Navigating Compliance Issues in Family Law Litigation Funding

Ampla Finance’s ‘Litigation Funding guide for family law practitioners’.

There is a range of funding options available to those facing divorce or other family proceedings if they don’t have resources of their own to pay for the legal advice and representation they need. One option is to borrow from family or friends, but there are disadvantages to this. There is a risk that the debt could be treated by a court as a “soft loan” that might not have to be repaid and there is also a concern that the lender might feel their financial stake entitles them to have more of a say in the proceedings than the client is comfortable with. For this reason, and because the pandemic has impacted on the ability of some relatives and friends to help out, there’s been an increased focus on “hard loans” including borrowing from specialist third party litigation funders.

The funding conversation with clients has been difficult for practitioners to navigate effectively due to the lack of guidance previously available on the subject.

Louise Hall, Commercial Director of Ampla Finance, agrees and recently stated that:

“In our conversations with family practitioners, member firms and industry peers, it quickly became evident that, whilst the volume of guidance around litigation funding at consumer level is significant, there is a surprising absence of profession-facing advice currently available.”

This lack of industry guidance is the reason why Ampla Finance, a fair funding provider in the legal space, has produced a guide written by Nigel Shepherd, a family law veteran, and informed by Simon Popplewell, a barrister at Gough Square Chambers. The guide is aimed at professionals and practitioners, to help them navigate the sometimes complex and delicate issues that arise in litigation funding conversations between family lawyers, clients, and compliance teams.

The majority of advice found in the guide focuses on the most prominent client questions encountered by practitioners, such as: which funding option is best; should the client be looking to commercial lending and, if so, which is the best choice of litigation funder; what’s the role of independent legal advice; can the firm charge for the work being done in relation to the funding options; and what are the advising lawyer’s regulatory and professional obligations and responsibilities when helping clients make these decisions?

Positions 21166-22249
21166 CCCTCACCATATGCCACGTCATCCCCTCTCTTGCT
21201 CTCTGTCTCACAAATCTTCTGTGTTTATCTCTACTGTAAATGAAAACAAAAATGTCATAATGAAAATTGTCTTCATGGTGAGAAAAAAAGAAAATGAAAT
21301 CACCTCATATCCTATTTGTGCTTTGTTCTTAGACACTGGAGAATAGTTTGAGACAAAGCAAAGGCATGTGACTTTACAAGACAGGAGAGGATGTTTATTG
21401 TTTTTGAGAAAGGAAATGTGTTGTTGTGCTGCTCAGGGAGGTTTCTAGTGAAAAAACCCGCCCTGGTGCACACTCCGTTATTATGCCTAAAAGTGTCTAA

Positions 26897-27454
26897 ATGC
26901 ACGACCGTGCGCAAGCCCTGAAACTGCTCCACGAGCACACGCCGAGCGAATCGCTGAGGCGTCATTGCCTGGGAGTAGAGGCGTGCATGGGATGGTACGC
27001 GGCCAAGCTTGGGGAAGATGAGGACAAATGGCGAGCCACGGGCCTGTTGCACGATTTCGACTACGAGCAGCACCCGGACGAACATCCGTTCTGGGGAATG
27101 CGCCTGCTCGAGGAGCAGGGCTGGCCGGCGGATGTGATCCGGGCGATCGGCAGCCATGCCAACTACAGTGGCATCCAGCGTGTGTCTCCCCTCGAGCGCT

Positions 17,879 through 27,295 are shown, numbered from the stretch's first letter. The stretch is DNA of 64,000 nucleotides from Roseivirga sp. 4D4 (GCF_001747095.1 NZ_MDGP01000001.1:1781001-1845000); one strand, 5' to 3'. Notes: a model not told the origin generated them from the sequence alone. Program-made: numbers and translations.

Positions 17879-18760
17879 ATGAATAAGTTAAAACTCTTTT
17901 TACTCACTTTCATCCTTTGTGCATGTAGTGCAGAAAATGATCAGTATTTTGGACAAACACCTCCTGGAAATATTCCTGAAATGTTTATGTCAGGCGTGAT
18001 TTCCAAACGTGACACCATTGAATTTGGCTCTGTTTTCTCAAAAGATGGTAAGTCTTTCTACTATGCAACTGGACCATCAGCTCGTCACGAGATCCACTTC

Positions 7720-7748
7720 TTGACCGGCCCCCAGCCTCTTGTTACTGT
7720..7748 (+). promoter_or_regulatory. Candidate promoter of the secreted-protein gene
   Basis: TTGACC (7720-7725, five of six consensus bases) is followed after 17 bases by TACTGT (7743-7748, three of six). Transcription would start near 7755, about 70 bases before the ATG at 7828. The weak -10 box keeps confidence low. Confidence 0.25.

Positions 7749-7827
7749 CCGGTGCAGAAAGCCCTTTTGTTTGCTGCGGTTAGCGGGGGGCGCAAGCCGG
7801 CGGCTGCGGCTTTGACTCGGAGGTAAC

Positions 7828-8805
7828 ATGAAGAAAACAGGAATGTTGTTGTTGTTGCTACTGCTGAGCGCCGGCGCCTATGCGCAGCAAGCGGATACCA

Also discussed is whether provision of client information to lenders by practitioners implies a duty of confidentiality, therefore restricting what, if any, documents can be provided to the funder. Advice to practitioners here and referencing the judgment of Knowles J in Akhmedova v Akhmedov, is that there should be no cause for concern because the provision of documents is a necessity when assessing the merits of a loan application. Ampla Finance explains that such material is produced in connection with the conduct of the litigation, in much the same way as when it is provided to counsel or experts.

Ampla Finance explains in detail throughout the guide the regulatory framework underpinning the information and advice that is given, referring to the Financial Conduct Authority, the Solicitors Regulation Authority Codes of Conduct and Principles, and the legislation that governs lending. This is a valuable resource for compliance teams wishing to ascertain a firm’s position on regulated activities such as credit brokerage, or if any formal regulatory impediments to discussions around litigation funding exist.

For further information on Ampla Finance and their family products contact: [email protected].

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